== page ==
Sitting in my seat next to Andy, I felt really excited. I hadn’t thought about the set for Junkyard the Musical and now that I was looking at the silhouette of it on the stage before the show. It had real pallets, and barrels, and planks and rope… everything you’d find on a real adventure playground. Whatever would happen in the next 2 hours wouldn’t matter too much – it was already awesome.
As the stage went dark and we journeyed with the characters through the ups and downs of adventure playground development, I was really swept up in the energy of the whole thing. Everything was done simply but effectively with junk materials or loose parts – even some of the instruments used to accompany the sometimes moving, sometimes hilarious songs were also made out of junk! I loved particularly that characters weren’t too precious about the set, but at the same time loved it, just like the children at any AP would be too. With there being multi-level movable platforms, the space was always filled with interest throughout the show, and used very thoughtfully too for musical numbers and emotive scenes.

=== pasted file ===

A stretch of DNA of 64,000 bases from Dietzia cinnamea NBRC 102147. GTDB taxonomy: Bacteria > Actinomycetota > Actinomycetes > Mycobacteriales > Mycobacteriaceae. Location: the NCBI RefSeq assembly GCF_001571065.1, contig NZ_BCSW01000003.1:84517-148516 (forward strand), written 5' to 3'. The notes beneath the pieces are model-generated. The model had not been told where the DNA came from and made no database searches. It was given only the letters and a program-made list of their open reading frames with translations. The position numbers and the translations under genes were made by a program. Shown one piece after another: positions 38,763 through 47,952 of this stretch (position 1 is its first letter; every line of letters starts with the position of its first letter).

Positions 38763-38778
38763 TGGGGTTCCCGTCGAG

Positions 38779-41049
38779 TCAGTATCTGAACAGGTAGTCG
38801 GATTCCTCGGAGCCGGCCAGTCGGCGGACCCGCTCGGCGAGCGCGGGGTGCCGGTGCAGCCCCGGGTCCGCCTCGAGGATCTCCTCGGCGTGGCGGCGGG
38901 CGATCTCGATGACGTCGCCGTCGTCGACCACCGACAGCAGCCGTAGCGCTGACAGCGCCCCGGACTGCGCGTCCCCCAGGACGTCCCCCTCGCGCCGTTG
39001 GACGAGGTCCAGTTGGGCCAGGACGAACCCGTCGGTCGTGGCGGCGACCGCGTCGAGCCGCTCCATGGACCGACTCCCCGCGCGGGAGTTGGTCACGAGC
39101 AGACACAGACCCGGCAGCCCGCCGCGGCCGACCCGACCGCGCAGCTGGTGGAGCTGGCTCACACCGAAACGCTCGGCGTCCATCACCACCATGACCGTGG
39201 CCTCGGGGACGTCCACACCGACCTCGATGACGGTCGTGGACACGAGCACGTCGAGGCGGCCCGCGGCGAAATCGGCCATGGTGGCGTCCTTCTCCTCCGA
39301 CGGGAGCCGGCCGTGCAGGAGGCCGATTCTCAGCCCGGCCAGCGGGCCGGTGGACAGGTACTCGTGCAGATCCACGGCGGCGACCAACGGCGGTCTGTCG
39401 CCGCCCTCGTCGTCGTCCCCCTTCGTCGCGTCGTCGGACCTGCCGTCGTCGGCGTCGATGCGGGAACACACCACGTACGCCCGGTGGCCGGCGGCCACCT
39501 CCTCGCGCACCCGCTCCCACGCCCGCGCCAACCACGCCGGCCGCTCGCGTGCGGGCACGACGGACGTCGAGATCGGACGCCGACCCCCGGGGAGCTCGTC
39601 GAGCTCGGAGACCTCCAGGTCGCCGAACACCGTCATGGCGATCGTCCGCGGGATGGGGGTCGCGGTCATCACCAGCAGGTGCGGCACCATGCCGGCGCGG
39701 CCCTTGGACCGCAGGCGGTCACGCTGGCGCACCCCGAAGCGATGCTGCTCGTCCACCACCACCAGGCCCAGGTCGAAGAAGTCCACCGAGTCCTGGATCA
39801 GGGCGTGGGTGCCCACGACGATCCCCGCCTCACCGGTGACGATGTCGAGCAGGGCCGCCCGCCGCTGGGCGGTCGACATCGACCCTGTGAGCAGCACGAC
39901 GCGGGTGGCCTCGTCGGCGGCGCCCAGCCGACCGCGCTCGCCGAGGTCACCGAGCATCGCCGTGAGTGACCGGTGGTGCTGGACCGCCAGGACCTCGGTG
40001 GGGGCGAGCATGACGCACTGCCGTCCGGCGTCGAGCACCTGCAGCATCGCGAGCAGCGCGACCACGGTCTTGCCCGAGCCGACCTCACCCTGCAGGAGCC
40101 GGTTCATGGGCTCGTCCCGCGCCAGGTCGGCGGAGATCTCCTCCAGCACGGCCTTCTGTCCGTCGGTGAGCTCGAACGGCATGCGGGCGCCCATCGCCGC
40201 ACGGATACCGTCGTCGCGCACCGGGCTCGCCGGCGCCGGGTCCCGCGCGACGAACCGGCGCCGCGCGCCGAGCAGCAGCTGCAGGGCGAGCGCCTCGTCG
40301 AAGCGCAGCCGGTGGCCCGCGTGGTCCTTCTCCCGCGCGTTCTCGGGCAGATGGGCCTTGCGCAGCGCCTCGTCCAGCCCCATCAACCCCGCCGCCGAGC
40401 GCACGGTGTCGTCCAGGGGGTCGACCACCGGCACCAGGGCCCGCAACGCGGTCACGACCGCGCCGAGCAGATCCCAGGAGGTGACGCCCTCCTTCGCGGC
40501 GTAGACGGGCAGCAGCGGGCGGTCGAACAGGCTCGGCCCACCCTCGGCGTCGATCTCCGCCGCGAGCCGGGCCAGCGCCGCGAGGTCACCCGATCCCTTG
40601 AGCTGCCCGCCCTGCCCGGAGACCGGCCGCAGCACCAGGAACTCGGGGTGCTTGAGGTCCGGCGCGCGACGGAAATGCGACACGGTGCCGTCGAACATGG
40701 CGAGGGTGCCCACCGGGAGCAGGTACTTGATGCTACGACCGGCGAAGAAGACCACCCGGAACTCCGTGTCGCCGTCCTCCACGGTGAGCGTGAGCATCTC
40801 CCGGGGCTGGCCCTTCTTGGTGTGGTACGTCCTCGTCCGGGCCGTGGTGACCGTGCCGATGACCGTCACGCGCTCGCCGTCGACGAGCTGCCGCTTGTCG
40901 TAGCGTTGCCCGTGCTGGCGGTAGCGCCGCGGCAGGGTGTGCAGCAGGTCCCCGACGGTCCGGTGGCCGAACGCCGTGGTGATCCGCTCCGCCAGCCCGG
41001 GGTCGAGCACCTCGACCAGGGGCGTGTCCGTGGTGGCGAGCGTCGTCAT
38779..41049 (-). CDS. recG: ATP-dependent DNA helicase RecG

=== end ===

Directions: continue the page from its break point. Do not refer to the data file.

I was particularly amused to find that they had managed to work a whole lot of adventure playground history into this musical, doing a little bit of gentle AP promo for the field. I wondered aloud to Andy half way through the show if the actors knew what the term “playworker” was. It wasn’t mentioned in the show – being set in the 70s, the term wasn’t properly used yet – but I wonder how much they would have translated some of these thoughts for the audience of today. I was really glad to hear the parting thoughts from the cast which spoke loudly of adventure playgrounds in the UK – even a nod to Plas Madoc, the closest AP to the theatre – and I was buoyed by the enthusiasm they had brought to the auditorium. There was a palpable feeling of possibility, and the last time I felt that was when I was sat under a canopy of advertisements in the middle of California.
I truly enjoyed the Playworker’s Junkyard to the very core of my playworker being. There was enough humour in there to keep it light, but all the emotions necessary for folks to understand just how serious adventure playgrounds are with a good sprinkling of song. Now we just need everyone everywhere to watch this show and then visit an adventure playground in action. Hoorah for the Playworker’s Junkyard!
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